Autopilot biography – Understanding De Palma

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I’m generally not a fan of autobiography. Similarly, I am not a fan of retrospective panels where the topic of the retrospective is the guest.

Although the thinking behind such efforts is who better to tell us the truth of past events than the person who lived them, I find that the idea rarely manifests into a reality. Too often, we are merely presented with a series of events or facts, rather than any real insights into whom these people are and how those events both fed into and were products of those individuals.

This turned out to be the case with the 2015 documentary De Palma, recently released on Netflix.

Over a span of 110 minutes, we hear every thought that famed film director Brian De Palma has about pretty much every movie he ever made, from his days as a film student up to his most recent contributions. And yet, despite all of this exposition, I feel like I am no closer to understanding De Palma than I was when the almost two-hour odyssey began.

For film buffs and film students, there is plenty to like about this documentary, directed by Noah Baumbach and Jake Paltrow. De Palma discusses his many influences as a cinematographer and director, offering lovely homages to older films through examples of his own.

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And the film is a nice reflection on a period of time in American cinematography, when the likes of Scorsese, Lucas, and Spielberg were establishing their imprints on film. We get a taste of what it was like to always be on the cusp of the studios, and the struggle to live up to your artistic vision and hearing crickets chirp in empty theatres.

But I didn’t just want a taste. I wanted to understand the artist and his art.

A few years ago, at the Austin Film Festival, I sat in a session where Chris Carter discussed the genesis and ongoing development of The X Files, a series I quite enjoyed for its first few seasons. But rather than learn anything insightful or useful—which is the norm at Austin—I felt like I was sitting in a Comic-Con session, where a lot of the questions began: “Remember that episode where…”

I’m not belittling Comic-Con or fan worship. It has its place.

I just didn’t think that a screenwriters’ conference was that place.

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This is why I don’t like autobiographies, in general. Rare is the book or documentary where a subject is required to delve deep into their experiences, to explore how those experiences moulded them during moments of personal evolution.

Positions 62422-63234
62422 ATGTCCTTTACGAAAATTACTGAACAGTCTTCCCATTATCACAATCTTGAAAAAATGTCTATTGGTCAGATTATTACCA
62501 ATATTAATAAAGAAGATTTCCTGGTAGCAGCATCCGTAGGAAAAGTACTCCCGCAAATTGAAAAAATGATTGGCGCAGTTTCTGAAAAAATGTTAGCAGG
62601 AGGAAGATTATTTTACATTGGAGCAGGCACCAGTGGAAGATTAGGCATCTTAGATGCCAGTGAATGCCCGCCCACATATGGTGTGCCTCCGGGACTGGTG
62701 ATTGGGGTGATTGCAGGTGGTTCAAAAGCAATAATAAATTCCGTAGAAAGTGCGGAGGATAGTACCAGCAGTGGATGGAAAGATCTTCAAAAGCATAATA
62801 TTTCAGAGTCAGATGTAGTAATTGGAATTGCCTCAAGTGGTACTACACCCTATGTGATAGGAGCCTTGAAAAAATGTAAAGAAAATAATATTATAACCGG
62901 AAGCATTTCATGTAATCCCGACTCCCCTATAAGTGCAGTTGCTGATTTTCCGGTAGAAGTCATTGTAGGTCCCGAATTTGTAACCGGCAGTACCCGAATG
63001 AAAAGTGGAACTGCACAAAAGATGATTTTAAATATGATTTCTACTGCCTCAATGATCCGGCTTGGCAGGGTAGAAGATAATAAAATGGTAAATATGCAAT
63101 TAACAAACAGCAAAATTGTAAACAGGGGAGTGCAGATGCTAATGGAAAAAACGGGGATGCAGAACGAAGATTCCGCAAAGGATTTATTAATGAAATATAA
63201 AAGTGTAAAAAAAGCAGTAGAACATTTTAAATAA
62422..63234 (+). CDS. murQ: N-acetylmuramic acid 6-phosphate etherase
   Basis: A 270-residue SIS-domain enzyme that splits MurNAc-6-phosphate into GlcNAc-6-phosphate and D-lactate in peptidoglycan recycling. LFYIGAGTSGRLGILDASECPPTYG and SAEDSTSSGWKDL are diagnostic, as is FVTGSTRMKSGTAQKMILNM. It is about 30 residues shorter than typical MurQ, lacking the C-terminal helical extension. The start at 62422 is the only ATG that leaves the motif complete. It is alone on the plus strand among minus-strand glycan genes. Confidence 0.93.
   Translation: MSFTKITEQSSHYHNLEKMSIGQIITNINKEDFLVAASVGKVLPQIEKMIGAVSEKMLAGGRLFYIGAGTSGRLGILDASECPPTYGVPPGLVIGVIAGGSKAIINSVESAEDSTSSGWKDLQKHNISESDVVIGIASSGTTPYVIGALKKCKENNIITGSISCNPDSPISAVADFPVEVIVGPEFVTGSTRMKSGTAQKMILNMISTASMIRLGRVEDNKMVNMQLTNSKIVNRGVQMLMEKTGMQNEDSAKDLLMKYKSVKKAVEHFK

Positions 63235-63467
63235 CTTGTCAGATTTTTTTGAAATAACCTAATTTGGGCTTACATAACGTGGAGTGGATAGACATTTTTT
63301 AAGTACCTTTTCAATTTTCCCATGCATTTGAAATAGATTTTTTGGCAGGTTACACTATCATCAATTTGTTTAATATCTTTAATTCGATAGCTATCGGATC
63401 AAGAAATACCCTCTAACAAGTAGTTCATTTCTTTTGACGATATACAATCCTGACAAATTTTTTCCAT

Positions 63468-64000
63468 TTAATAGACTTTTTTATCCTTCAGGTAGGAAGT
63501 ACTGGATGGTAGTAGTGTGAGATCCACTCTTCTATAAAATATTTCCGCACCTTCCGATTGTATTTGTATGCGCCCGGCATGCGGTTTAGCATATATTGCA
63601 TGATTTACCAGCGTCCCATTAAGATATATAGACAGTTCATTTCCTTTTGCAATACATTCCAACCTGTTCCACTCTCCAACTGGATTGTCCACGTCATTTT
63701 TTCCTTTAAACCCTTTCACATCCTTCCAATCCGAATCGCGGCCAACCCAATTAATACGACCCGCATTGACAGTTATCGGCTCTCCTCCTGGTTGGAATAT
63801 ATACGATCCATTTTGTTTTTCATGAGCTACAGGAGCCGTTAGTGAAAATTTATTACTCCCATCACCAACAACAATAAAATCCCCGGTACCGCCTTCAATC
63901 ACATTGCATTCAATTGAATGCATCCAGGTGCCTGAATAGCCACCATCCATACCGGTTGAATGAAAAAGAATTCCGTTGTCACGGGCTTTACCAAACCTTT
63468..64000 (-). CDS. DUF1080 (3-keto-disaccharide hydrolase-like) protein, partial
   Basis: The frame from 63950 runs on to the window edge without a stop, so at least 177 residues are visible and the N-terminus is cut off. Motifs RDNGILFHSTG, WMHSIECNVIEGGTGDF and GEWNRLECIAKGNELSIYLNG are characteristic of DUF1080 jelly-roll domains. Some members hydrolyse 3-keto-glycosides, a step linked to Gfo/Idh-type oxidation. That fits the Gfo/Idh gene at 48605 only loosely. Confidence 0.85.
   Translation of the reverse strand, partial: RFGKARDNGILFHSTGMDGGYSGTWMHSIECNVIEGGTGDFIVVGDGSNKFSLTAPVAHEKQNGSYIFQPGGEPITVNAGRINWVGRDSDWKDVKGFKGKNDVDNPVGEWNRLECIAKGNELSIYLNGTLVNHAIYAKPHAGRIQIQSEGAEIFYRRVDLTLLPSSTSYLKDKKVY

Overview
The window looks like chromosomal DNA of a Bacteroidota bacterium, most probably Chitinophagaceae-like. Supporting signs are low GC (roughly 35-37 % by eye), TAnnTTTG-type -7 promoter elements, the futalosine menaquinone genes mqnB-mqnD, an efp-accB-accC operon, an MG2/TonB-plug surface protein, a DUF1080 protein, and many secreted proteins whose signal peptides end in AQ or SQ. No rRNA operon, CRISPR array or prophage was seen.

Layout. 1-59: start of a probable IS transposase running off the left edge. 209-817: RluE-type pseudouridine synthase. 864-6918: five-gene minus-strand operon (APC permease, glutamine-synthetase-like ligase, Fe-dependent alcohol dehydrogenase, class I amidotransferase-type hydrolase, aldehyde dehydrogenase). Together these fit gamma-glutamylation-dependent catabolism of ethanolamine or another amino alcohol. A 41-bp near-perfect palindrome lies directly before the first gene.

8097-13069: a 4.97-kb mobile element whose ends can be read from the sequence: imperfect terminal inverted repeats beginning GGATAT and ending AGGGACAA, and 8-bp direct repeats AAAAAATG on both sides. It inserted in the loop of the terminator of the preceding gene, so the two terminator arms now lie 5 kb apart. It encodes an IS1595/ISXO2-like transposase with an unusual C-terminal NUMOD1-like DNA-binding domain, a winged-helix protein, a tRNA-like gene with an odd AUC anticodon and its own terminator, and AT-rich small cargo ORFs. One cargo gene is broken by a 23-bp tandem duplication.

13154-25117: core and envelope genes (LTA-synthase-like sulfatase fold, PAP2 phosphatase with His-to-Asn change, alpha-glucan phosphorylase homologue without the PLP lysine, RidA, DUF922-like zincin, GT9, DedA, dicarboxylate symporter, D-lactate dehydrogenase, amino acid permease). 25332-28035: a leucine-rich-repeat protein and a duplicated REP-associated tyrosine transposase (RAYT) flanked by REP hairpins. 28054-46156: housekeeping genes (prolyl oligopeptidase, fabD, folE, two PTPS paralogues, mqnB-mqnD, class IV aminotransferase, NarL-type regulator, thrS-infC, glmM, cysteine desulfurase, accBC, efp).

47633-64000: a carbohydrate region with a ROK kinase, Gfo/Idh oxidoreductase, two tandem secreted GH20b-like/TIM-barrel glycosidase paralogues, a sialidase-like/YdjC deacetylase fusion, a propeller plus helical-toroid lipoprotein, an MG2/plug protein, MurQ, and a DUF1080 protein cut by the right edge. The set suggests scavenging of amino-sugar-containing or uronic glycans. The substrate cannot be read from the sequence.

Instead, the documentarians tend to be fanboys or -girls, who start every segment with the question: “Remember that movie where…”

[For context, think back to a Chris Farley character on Saturday Night Live.]

Ironically, in discussing the camera work on Carlito’s Way, De Palma kind of summarized my problem with the attempt to catalogue every film in his filmography:

“The thing you learn about the long take is that you can document the emotion happening on the screen in real time,” he explained. “And once you start cutting things up, you lose the emotional rhythm of things.”

This is my issue. There was no emotional center to this documentary. It was too technical or mechanical and lacked almost any sense of humanity and therefore artistry.

And I say almost, because De Palma finally touched on a subject that I wish the entire film had documented as he summed up his thoughts.

“The thing about making movies is every mistake you made is up there on the screen,” he said, almost wistfully. “Everything you didn’t solve, every short-cut you made you will look at it the rest of your life. So, it’s like a record of the things that you didn’t finish, basically.”

And more powerfully:

“People in your life can be threatened by your intense concentration, your complete immersion in what you’re doing,” he continued. “My true wife is my movie, not you.”

Ironically, I am left thinking the same thing at the end of De Palma. What might have been?

See also:

Variety review

VOX review

The Guardian review

The Last Laugh – review

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As I sat in Toronto’s Hot Docs Ted Rogers Cinema, munching my popcorn and sipping my soda, I started to get the sneaking suspicion I had accidentally seated myself in a Synagogue, such was the nature of the audience who slowly closed in around me.

And as the theatre lights dimmed, I realized that they were here to see a documentary about the Holocaust, while I was here to see one about comedy. We were both in the right place.

For me, the central theme of The Last Laugh is the question: Is there any topic that is off-limits to comedy?

For the others, it was probably more a question of whether any humour could be found in something as horrific as the wholesale slaughter of 6 million Jews.

Through a series of interviews with comedians—most Jewish—and Holocaust survivors, centering on the thoughts of Renee Firestone, The Last Laugh pivots back and forth between heavy discussions about survival under unreal conditions and light-hearted attempts to understand the dark humours arising from those conditions as expressed by the generations of comedians that followed.

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As Mel Brooks pointed out, if he had tried to produce “The Inquisition” sequence of History of the World, Part I back in the late 1400s, he probably wouldn’t have fared as well in 1981. Likewise, other comedians pointed out that when The Producers was released in 1968, the concept of “Spring Time for Hitler” was scandalous, whereas people seeing the Broadway musical now are apt to sing along with the music.

For many, it was a matter of timing. How much time had passed since the original horror? For others, it was a bit more complicated, and it was generations more than years that needed to pass, citing examples where the children of Holocaust survivors—people who themselves did not experience and therefore release the horrors—were more apt to get upset about Holocaust jokes than their parents.

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Interestingly, Brooks himself was quick to note that the Holocaust was a line he could not cross himself, but that if someone else made a funny joke, he could laugh at it.